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In Movies & TV Commentary

From the moment of the first report of the 1985 Midwest Express crash, newsrooms were faced with almost countless decisions, both big and small.

Tragedy brings out best and worst in Milwaukee news media

It may seem callous to say, but a tragedy like the one at the Sikh temple on Sunday is like a massive shot of adrenaline in newsrooms in the area where the event took place.

And that tragedy is the kind of thing that shows both the best and the worst of media outlets covering the event.

In 1985 I was the managing editor at Channel 12 news when a Midwest Express plane crashed shortly after takeoff from Mitchell Field. All 31 people aboard the plane were killed.

From the moment of the first report of the crash newsrooms were faced with almost countless decisions, both big and small, and a thousand factors that have an impact on those decisions.

Milwaukee's television stations moved quickly on Sunday when the first reports of the shooting surfaced. Even though it was a Sunday, there were plenty of resources devoted to covering the event.

Things have changed since that airline crash. Social media and the number of media outlets have had a dramatic impact on newsrooms of both television stations, online outlets and newspapers.

Let me try and explain the process and some of the dynamics that take place during an event of this kind:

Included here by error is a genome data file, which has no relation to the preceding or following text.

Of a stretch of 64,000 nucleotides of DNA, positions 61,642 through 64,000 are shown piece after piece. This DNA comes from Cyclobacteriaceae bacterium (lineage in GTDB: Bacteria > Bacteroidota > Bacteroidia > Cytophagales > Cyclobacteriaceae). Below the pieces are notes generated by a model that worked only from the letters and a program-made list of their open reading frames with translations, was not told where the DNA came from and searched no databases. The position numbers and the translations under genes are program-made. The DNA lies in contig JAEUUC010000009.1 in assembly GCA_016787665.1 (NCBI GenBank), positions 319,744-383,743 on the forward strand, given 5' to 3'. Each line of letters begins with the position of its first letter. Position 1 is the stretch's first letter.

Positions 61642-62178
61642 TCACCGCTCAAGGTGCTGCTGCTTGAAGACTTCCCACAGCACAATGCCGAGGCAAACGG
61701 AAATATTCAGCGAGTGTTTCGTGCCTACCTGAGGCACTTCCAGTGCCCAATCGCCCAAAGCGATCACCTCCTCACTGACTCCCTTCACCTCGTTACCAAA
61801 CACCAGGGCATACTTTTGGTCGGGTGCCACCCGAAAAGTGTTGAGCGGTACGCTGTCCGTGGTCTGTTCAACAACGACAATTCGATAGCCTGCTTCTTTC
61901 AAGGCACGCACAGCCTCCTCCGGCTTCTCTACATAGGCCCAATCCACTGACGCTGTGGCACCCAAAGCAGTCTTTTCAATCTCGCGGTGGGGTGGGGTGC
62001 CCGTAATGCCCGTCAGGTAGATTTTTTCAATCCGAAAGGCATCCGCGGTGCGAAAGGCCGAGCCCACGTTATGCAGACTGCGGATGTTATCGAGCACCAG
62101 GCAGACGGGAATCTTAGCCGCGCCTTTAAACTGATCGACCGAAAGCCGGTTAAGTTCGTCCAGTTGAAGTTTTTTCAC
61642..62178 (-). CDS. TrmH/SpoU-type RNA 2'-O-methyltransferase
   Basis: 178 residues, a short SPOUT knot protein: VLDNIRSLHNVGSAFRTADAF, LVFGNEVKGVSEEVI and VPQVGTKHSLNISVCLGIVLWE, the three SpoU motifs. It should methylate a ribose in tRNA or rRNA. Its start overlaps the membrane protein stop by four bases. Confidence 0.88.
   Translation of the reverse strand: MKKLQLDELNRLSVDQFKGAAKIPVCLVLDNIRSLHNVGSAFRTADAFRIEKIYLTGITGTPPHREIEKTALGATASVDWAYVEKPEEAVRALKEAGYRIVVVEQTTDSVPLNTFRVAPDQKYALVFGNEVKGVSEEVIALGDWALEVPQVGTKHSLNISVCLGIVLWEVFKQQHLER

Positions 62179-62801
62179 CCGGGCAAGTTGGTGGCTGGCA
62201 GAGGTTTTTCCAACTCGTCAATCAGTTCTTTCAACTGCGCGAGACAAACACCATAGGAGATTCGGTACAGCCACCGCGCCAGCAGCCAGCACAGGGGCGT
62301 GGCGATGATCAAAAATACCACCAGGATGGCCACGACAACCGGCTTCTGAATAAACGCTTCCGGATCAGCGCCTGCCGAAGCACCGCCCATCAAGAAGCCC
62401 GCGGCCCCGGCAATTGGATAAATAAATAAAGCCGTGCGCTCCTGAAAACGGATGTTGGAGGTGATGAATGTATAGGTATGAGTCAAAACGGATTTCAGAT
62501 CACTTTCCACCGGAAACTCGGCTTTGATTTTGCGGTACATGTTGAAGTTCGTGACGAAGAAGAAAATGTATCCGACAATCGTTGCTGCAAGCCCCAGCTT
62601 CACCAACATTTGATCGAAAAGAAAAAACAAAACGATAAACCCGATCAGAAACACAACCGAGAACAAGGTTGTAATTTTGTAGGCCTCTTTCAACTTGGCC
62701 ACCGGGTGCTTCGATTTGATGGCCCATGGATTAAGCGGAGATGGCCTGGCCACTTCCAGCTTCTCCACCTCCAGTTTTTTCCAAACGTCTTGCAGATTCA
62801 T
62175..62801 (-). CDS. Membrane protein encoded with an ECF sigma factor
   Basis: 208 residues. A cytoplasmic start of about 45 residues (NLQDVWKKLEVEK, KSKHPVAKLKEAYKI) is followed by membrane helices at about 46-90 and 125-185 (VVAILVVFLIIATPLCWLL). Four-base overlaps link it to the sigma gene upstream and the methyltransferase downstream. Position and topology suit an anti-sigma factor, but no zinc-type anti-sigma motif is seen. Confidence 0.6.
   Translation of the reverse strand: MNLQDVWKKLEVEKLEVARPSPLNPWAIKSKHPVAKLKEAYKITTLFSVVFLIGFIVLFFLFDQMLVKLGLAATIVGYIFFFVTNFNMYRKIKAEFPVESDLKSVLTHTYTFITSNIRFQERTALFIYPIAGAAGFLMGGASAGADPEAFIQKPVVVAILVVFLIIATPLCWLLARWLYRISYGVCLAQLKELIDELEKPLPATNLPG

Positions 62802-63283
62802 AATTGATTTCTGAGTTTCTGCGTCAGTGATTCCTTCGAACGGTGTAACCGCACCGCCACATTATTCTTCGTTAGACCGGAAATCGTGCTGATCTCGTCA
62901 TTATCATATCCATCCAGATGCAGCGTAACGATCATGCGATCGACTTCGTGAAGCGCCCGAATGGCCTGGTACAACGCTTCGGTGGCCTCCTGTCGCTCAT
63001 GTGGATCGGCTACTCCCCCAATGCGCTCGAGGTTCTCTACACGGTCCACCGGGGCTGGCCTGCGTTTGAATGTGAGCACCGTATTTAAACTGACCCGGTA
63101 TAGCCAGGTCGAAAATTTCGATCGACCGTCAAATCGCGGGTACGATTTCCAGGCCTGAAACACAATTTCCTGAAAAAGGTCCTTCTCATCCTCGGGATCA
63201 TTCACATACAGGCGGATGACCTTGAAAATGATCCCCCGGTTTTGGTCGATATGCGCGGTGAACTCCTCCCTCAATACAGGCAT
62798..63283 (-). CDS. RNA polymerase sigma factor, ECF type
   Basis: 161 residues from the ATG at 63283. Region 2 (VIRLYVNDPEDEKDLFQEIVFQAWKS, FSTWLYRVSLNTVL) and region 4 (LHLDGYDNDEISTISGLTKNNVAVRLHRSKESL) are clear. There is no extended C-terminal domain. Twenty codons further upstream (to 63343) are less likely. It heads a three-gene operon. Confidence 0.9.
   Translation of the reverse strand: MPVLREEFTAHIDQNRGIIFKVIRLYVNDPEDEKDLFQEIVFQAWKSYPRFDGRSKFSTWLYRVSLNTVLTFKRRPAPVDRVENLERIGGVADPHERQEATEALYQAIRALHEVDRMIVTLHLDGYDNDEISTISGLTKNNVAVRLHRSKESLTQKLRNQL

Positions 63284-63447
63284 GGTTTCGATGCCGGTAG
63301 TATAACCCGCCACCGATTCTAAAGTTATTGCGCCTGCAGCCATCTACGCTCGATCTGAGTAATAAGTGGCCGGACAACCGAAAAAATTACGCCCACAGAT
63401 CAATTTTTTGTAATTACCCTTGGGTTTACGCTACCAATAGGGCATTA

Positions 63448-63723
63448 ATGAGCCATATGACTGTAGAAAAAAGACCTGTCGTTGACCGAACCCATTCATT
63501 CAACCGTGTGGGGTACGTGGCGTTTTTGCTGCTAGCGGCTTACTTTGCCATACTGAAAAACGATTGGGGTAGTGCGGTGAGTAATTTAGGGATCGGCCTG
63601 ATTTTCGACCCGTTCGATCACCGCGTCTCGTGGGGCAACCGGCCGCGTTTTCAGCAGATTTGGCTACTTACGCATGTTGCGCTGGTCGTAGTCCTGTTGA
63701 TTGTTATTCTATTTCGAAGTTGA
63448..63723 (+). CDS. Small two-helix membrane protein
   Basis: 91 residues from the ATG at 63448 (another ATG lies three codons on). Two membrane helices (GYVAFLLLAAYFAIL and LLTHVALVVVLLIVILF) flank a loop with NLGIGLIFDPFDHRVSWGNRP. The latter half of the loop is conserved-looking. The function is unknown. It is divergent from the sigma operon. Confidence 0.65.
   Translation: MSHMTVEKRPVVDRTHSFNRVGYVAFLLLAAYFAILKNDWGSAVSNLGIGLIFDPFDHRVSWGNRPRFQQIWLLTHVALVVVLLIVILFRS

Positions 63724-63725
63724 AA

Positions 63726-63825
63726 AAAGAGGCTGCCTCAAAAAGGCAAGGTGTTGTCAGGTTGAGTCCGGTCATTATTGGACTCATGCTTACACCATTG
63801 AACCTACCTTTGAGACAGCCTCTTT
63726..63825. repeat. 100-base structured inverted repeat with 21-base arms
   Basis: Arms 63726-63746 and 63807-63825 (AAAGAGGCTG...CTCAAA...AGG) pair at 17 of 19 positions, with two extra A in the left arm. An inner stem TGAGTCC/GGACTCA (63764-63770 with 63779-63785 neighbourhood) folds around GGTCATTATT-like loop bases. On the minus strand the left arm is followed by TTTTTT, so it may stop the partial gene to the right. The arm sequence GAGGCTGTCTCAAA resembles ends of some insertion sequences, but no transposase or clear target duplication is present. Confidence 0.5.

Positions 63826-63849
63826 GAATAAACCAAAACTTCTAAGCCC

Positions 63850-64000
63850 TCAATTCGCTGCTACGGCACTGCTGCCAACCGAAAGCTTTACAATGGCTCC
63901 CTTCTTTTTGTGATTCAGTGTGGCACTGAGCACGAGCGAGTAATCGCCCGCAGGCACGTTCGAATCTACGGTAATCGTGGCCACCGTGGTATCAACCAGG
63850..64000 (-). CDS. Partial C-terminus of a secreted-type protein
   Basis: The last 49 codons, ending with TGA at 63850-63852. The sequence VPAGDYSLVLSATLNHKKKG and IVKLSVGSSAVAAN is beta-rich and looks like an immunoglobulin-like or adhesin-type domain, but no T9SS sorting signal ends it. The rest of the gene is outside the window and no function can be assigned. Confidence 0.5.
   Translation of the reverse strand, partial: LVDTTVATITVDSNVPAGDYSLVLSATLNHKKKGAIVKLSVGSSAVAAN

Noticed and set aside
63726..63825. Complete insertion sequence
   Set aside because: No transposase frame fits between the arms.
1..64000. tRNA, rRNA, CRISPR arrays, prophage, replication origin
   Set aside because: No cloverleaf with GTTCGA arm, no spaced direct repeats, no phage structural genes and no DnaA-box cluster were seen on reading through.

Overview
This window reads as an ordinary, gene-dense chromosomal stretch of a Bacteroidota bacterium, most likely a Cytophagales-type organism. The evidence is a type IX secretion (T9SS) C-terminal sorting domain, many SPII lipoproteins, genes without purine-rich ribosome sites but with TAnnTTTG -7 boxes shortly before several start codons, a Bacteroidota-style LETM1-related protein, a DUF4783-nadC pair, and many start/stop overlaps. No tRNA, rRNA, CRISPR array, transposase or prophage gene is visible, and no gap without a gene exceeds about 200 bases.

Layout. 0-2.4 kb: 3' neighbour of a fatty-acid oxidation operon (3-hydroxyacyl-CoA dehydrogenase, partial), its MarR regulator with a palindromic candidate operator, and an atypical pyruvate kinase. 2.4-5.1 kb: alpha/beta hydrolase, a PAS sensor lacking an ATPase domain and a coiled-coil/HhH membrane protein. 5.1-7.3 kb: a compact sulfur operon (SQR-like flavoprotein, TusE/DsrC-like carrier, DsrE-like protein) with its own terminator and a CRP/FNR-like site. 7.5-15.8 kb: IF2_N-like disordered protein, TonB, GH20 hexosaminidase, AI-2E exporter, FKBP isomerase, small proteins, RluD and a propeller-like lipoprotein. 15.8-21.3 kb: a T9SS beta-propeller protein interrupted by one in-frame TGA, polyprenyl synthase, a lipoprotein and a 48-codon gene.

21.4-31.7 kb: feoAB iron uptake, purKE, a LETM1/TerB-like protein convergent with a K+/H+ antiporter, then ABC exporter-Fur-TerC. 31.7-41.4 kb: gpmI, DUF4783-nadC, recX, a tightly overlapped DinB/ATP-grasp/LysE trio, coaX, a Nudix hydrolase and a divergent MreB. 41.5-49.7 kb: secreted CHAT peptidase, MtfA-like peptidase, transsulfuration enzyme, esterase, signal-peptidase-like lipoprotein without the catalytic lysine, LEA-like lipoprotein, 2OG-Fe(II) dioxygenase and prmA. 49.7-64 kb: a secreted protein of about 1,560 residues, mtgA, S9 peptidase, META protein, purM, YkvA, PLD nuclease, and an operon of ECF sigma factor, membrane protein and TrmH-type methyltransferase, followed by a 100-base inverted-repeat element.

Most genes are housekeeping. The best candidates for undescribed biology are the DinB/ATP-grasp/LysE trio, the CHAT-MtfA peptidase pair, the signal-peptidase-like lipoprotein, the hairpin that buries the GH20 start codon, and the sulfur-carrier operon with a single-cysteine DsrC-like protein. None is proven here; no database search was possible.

The first two things you are faced with are announcing the event and marshaling resources to cover things and bring information to the public. All it takes is a simple confirmation from some authoritative source to go ahead with the initial report. What constitutes an authoritative source can sometimes be open to interpretation. But once the decision is made to go, the real action starts.

Let's use yesterday as an example and you can see many of these things in the coverage from Milwaukee's four TV stations.

The first thing is to call all hands on deck. Sunday is a mild day in newsrooms and a lot of people have the day off. Whoever is in charge needs to get everyone to drop their barbecue tongs and get to the station.

Then begins the incredible scramble for information. Often it's hard to get information from police or other first responders. First of all, they are usually involved in helping people and talking to reporters is the last thing in their mind.

But the media is a hungry beast that must be fed with information, and the danger is that the competition will drive the dissemination of facts that sometimes aren't facts at all, but are really mere speculation.

Television stations are consumed with the desire to be the first on the air with something. And that lust often leads to hyperbolic reporting during a situation like this.

Sunday we heard reports of multiple shooters, over 30 victims, booby traps, racial epithets, bombs and other reports that were inaccurate. TV stations generally err on the side of too much information. They try to be careful but the pressures on whoever is making the call is huge.

I think the local TV stations did a commendable job covering the story yesterday. They only really had two sites to worry about, the shooting site and the Cudahy neighborhood where the suspect lived.

Were mistakes made? Of course there were. But it's both natural and to be expected when being first becomes almost as important as being right.


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